The Extraordinary Man in Dostoevsky's "Crime and Punishment"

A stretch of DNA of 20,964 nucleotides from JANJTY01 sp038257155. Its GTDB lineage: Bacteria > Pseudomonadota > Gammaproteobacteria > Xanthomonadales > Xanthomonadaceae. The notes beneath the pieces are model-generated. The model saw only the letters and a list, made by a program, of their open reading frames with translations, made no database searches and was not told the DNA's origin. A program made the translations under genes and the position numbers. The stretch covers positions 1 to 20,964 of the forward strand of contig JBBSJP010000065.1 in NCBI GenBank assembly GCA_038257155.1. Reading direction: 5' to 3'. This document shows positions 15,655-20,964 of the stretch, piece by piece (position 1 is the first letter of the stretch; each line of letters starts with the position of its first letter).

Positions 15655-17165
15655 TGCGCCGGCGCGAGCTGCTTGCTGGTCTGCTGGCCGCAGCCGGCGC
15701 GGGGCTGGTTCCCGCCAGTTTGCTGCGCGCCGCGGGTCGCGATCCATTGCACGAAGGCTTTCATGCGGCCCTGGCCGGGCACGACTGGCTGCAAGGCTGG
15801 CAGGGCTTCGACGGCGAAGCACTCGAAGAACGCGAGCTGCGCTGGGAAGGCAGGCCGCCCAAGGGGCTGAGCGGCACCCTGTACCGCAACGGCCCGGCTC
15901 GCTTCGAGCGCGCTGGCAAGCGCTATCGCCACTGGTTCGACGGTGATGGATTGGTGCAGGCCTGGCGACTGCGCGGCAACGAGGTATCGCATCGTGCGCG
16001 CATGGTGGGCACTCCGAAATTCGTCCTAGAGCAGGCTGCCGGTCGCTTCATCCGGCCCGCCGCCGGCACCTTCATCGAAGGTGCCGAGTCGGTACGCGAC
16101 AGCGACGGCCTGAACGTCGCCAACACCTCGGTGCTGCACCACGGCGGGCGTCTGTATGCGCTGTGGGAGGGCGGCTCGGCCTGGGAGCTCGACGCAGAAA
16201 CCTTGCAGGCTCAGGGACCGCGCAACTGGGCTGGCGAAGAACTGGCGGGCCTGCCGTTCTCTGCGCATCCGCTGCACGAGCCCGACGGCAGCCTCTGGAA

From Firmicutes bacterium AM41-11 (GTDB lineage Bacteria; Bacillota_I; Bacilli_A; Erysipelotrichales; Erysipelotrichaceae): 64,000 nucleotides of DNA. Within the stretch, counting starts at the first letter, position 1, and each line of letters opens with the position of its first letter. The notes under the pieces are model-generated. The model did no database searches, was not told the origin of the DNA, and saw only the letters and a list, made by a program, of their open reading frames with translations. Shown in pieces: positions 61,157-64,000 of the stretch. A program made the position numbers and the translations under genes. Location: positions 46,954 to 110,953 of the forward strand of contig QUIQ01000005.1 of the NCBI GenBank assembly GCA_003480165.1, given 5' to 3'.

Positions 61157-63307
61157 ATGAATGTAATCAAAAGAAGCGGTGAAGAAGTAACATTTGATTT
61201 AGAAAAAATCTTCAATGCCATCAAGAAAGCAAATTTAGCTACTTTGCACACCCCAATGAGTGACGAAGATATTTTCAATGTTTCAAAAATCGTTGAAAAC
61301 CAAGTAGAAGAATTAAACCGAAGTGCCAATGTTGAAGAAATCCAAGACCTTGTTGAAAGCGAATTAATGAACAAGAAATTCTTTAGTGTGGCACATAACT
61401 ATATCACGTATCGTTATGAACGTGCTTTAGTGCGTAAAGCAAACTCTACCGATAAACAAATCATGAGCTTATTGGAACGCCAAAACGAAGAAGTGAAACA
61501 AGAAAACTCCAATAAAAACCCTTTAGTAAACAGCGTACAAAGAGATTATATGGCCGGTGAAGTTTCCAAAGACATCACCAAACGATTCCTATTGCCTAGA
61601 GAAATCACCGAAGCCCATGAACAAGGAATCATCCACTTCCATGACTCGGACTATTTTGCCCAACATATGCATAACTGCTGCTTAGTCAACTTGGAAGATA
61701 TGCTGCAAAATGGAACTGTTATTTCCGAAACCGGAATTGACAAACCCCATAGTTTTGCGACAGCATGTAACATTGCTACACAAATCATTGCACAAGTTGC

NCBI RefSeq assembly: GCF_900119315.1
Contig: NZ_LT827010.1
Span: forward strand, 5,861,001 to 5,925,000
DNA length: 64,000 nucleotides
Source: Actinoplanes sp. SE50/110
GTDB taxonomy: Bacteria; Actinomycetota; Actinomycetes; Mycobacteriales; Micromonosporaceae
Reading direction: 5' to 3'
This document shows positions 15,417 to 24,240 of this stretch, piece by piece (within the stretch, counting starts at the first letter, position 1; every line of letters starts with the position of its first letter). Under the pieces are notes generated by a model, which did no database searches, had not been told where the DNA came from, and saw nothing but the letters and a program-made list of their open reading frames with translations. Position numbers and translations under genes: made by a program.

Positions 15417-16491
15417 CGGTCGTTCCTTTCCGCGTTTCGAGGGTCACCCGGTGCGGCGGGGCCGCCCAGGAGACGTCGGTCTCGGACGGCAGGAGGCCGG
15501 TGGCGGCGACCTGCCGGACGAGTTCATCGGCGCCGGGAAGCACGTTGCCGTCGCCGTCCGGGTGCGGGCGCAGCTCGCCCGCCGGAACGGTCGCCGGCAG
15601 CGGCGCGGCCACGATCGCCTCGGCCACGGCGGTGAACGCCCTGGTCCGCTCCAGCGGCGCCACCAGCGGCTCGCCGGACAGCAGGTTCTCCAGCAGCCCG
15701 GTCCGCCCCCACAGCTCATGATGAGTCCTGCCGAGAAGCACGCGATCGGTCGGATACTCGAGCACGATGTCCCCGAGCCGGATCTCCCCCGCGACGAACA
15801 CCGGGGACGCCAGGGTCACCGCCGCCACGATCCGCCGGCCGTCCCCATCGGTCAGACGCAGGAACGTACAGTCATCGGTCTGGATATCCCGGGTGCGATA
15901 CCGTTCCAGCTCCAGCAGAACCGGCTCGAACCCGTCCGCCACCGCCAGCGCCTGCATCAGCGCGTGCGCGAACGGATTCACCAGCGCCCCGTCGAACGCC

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The extraordinary man in Dostoevsky's Crime and Punishment is presented in three fashions: the first is Dostoevsky's theory of the extraordinary man, the second is the main character's, Raskolnikov's notion of himself as an extraordinary man and the third is Dostoevsky's view of the protagonist's attachment to his self-identification with the extraordinary. Dostoevsky's ideas about the extraordinary man are given in Raskolnikov's speech to Porfiry Petrovich on pages 242 and 243. Dostoevsky's view is expressed as Raskolnikov's, and is concerned with defining what exactly an extraordinary man is. Lending the protagonist definition, however, does not signify the author's acceptance of Raskolnikov's supposed extraordinariness. Dostoevsky satirizes Raskolnikov's declaration of having extraordinary qualities inasmuch as he conjoins the adjective, extraordinary, with dream states, transformations, delirium and chance. The last way in which the extraordinary man is presented is through Raskolnikov's self-representation, his interpretation of events and his attempt to reconcile his ideas with his actions. Dostoevsky is not satirizing the idea of an extraordinary man; on the contrary, he is proposing it as a possibility- a possibility that is hardly possible. This unlikelihood is described with the statistics given in Raskolnikov's speech to Porfiry: "People with new ideas, people with the faintest capacity for saying something new, are extremely few in number, extraordinarily so, in fact" (page 245). Rather than the concept of the extraordinary man, Dostoevsky is satirizing people who think that they have the right to act like extraordinary men; the characters of Raskolnikov and Svidrigailov are representative of such people, and their ult... ... middle of paper ... ...oevsky allows the possibility of being extraordinary is Porfiry, who looks "with extraordinary simplicity at Raskolnikov (which startled him and instantly put him on his guard)" (314). Porfiry's "extraordinary simplicity" frightens Raskolnikov because he realizes that he is in the presence of someone higher than him: he is in the presence of someone who makes him unconsciously recognize his ordinariness. Dostoevsky wrote a novel about a fool, and his intended audience is the fools who think they see the extraordinary in themselves. In the guise of Raskolnikov's speech to Porfiry, Dostoevsky defines what an extraordinary man is for those who not only do not know, but who pretend that they do know (i.e., Raskolnikov). The intention of the speech is to make such people reflect and, in reflecting, learn their ordinary place in the world, much like Raskolnikov does.
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